Primates

, Volume 38, Issue 4, pp 415–422

Drinking from tails: Social learning of a novel behaviour in a group of ring-tailed lemurs (Lemur catta)

Authors

  • Geoffrey R. Hosey
    • Biology and Environmental StudiesBolton Institute
  • Marie Jacques
    • Biology and Environmental StudiesBolton Institute
  • Angela Pitts
    • Biology and Environmental StudiesBolton Institute
Short Communication

DOI: 10.1007/BF02381881

Cite this article as:
Hosey, G.R., Jacques, M. & Pitts, A. Primates (1997) 38: 415. doi:10.1007/BF02381881

Abstract

Several examples have been documented of novel behaviours which have apparently arisen spontaneously in primate groups and then spread through the group by learning. Here we describe the first recorded instance of such an acquired behaviour in a prosimian. The behaviour, consisting of immersing the tail in water and then drinking from the wet tail, was observed in a group of semi free-ranging ring-tailed lemurs (Lemur catta). Seventeen of 28 animals showed the behaviour, including adult males. Several animals which did not show the behaviour were observed watching and sometimes sharing the wet tail of animals who did. Several incomplete sequences, notably of non-stimulus directed elements, were also seen in non-performers. It is likely that stimulus enhancement is the mechanism of spread of this behaviour through the group, although the presence of the incomplete sequences suggests that imitation is also a possibility.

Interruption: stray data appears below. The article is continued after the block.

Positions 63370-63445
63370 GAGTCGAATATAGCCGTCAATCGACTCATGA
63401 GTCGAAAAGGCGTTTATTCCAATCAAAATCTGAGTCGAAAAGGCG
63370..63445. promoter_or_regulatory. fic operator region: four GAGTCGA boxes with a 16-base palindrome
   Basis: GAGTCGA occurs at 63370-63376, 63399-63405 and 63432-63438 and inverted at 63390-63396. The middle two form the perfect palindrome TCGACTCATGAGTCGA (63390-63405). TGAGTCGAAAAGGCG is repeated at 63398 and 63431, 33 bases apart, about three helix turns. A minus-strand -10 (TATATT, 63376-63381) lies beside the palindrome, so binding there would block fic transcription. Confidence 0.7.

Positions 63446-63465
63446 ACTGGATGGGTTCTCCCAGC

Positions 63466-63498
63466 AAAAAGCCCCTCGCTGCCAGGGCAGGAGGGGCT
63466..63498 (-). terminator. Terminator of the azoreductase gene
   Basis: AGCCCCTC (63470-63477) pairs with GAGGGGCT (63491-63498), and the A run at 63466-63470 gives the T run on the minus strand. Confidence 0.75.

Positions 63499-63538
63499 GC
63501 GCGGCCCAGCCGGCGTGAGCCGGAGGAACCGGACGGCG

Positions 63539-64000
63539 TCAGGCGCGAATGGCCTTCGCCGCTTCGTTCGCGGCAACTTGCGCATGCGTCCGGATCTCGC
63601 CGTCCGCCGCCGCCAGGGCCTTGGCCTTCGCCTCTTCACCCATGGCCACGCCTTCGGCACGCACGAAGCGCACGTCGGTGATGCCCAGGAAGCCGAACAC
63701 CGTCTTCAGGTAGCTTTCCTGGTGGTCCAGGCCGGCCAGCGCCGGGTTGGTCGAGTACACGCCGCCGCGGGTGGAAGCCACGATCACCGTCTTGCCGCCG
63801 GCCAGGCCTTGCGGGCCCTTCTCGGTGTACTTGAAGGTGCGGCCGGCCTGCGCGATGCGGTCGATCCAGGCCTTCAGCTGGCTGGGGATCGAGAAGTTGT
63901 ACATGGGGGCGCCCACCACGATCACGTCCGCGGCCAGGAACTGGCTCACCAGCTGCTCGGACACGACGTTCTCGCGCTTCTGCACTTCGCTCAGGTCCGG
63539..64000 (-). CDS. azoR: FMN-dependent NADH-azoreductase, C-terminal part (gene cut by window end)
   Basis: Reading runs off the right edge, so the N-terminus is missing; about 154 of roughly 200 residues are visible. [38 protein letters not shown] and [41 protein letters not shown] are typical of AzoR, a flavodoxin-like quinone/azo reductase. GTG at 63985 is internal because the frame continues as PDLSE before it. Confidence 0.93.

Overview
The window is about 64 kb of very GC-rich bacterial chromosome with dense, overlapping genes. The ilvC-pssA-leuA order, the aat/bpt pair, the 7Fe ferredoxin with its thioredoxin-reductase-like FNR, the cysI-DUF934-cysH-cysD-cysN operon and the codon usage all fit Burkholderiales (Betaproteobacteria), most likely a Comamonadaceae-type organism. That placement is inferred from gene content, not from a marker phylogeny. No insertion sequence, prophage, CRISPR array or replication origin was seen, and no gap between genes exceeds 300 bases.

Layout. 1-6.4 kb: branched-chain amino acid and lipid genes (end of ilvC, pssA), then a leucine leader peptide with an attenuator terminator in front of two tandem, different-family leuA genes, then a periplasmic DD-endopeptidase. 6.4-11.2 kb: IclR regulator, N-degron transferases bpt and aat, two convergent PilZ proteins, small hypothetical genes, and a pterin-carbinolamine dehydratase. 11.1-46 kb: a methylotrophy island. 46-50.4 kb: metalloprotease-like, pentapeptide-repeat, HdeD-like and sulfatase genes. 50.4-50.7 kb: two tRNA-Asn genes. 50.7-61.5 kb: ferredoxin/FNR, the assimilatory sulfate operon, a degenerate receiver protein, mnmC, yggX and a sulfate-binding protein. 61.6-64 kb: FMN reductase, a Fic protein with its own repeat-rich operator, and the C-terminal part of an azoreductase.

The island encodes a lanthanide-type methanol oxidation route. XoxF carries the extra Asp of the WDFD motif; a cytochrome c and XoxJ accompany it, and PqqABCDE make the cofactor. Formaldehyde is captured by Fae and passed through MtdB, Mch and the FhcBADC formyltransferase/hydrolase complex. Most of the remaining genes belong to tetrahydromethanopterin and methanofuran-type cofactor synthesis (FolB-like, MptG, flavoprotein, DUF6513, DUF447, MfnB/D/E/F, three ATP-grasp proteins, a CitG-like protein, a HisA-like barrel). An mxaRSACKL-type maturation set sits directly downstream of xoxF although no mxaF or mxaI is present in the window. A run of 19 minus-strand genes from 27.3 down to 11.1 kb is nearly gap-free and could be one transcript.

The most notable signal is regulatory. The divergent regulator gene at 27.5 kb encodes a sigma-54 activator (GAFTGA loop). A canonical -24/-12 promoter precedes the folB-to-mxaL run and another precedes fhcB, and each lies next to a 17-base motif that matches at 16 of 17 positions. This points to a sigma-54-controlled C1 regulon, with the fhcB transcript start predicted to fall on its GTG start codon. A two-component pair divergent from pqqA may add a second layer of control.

Key Words

Lemur cattaNovel behaviourStimulus enhancementImitation

Copyright information

© Japan Monkey Centre 1997